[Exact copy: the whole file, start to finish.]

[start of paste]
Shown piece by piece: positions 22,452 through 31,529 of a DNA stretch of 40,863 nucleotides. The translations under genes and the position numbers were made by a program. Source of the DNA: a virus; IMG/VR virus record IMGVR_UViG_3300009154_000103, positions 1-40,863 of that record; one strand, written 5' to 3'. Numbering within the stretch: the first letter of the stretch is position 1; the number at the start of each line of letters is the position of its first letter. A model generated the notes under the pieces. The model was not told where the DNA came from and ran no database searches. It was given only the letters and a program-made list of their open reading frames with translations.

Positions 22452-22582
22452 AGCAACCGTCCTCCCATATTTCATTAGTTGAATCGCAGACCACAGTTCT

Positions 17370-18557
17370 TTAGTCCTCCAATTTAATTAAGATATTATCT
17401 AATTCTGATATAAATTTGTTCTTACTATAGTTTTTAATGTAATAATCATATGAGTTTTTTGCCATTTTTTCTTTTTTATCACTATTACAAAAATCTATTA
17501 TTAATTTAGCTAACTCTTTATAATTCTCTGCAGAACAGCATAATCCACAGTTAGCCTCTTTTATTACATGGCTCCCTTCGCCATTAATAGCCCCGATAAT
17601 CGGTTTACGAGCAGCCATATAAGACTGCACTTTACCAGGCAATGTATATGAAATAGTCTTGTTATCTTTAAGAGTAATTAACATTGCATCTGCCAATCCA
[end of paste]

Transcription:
Shown piece by piece: positions 22,452 through 31,529 of a DNA stretch of 40,863 nucleotides. The translations under genes and the position numbers were made by a program. Source of the DNA: a virus; IMG/VR virus record IMGVR_UViG_3300009154_000103, positions 1-40,863 of that record; one strand, written 5' to 3'. Numbering within the stretch: the first letter of the stretch is position 1; the number at the start of each line of letters is the position of its first letter. A model generated the notes under the pieces. The model was not told where the DNA came from and ran no database searches. It was given only the letters and a program-made list of their open reading frames with translations.

Positions 22452-22582
22452 AGCAACCGTCCTCCCATATTTCATTAGTTGAATCGCAGACCACAGTTCT

Positions 17370-18557
17370 TTAGTCCTCCAATTTAATTAAGATATTATCT
17401 AATTCTGATATAAATTTGTTCTTACTATAGTTTTTAATGTAATAATCATATGAGTTTTTTGCCATTTTTTCTTTTTTATCACTATTACAAAAATCTATTA
17501 TTAATTTAGCTAACTCTTTATAATTCTCTGCAGAACAGCATAATCCACAGTTAGCCTCTTTTATTACATGGCTCCCTTCGCCATTAATAGCCCCGATAAT
17601 CGGTTTACGAGCAGCCATATAAGACTGCACTTTACCAGGCAATGTATATGAAATAGTCTTGTTATCTTTAAGAGTAATTAACATTGCATCTGCCAATCCA